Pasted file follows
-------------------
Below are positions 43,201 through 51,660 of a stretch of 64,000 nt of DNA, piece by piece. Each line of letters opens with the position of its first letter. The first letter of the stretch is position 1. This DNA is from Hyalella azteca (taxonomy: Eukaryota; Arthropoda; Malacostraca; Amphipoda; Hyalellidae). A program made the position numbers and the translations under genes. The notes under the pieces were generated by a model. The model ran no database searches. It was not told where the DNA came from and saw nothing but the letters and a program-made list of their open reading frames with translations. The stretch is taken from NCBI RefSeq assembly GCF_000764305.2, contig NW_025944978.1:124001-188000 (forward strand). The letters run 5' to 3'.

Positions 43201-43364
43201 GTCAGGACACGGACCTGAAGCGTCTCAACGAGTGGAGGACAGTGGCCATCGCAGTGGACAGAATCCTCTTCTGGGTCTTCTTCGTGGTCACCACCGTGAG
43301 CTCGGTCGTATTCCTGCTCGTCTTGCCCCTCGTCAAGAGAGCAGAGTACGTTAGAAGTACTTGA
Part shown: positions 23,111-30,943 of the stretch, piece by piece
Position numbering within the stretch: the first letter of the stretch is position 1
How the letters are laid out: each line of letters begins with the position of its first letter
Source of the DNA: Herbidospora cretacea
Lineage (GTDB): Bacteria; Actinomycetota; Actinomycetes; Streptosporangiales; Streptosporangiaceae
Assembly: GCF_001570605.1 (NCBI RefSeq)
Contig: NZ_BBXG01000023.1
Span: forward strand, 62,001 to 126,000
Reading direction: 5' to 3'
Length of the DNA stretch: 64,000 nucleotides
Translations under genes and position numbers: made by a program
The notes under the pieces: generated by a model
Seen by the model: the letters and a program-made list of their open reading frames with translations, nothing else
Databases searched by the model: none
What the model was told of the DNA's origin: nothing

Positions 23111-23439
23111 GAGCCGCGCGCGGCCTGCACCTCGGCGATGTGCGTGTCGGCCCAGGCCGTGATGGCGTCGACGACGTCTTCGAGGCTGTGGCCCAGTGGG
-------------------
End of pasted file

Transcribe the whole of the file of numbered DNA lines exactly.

Below are positions 43,201 through 51,660 of a stretch of 64,000 nt of DNA, piece by piece. Each line of letters opens with the position of its first letter. The first letter of the stretch is position 1. This DNA is from Hyalella azteca (taxonomy: Eukaryota; Arthropoda; Malacostraca; Amphipoda; Hyalellidae). A program made the position numbers and the translations under genes. The notes under the pieces were generated by a model. The model ran no database searches. It was not told where the DNA came from and saw nothing but the letters and a program-made list of their open reading frames with translations. The stretch is taken from NCBI RefSeq assembly GCF_000764305.2, contig NW_025944978.1:124001-188000 (forward strand). The letters run 5' to 3'.

Positions 43201-43364
43201 GTCAGGACACGGACCTGAAGCGTCTCAACGAGTGGAGGACAGTGGCCATCGCAGTGGACAGAATCCTCTTCTGGGTCTTCTTCGTGGTCACCACCGTGAG
43301 CTCGGTCGTATTCCTGCTCGTCTTGCCCCTCGTCAAGAGAGCAGAGTACGTTAGAAGTACTTGA
Part shown: positions 23,111-30,943 of the stretch, piece by piece
Position numbering within the stretch: the first letter of the stretch is position 1
How the letters are laid out: each line of letters begins with the position of its first letter
Source of the DNA: Herbidospora cretacea
Lineage (GTDB): Bacteria; Actinomycetota; Actinomycetes; Streptosporangiales; Streptosporangiaceae
Assembly: GCF_001570605.1 (NCBI RefSeq)
Contig: NZ_BBXG01000023.1
Span: forward strand, 62,001 to 126,000
Reading direction: 5' to 3'
Length of the DNA stretch: 64,000 nucleotides
Translations under genes and position numbers: made by a program
The notes under the pieces: generated by a model
Seen by the model: the letters and a program-made list of their open reading frames with translations, nothing else
Databases searched by the model: none
What the model was told of the DNA's origin: nothing

Positions 23111-23439
23111 GAGCCGCGCGCGGCCTGCACCTCGGCGATGTGCGTGTCGGCCCAGGCCGTGATGGCGTCGACGACGTCTTCGAGGCTGTGGCCCAGTGGG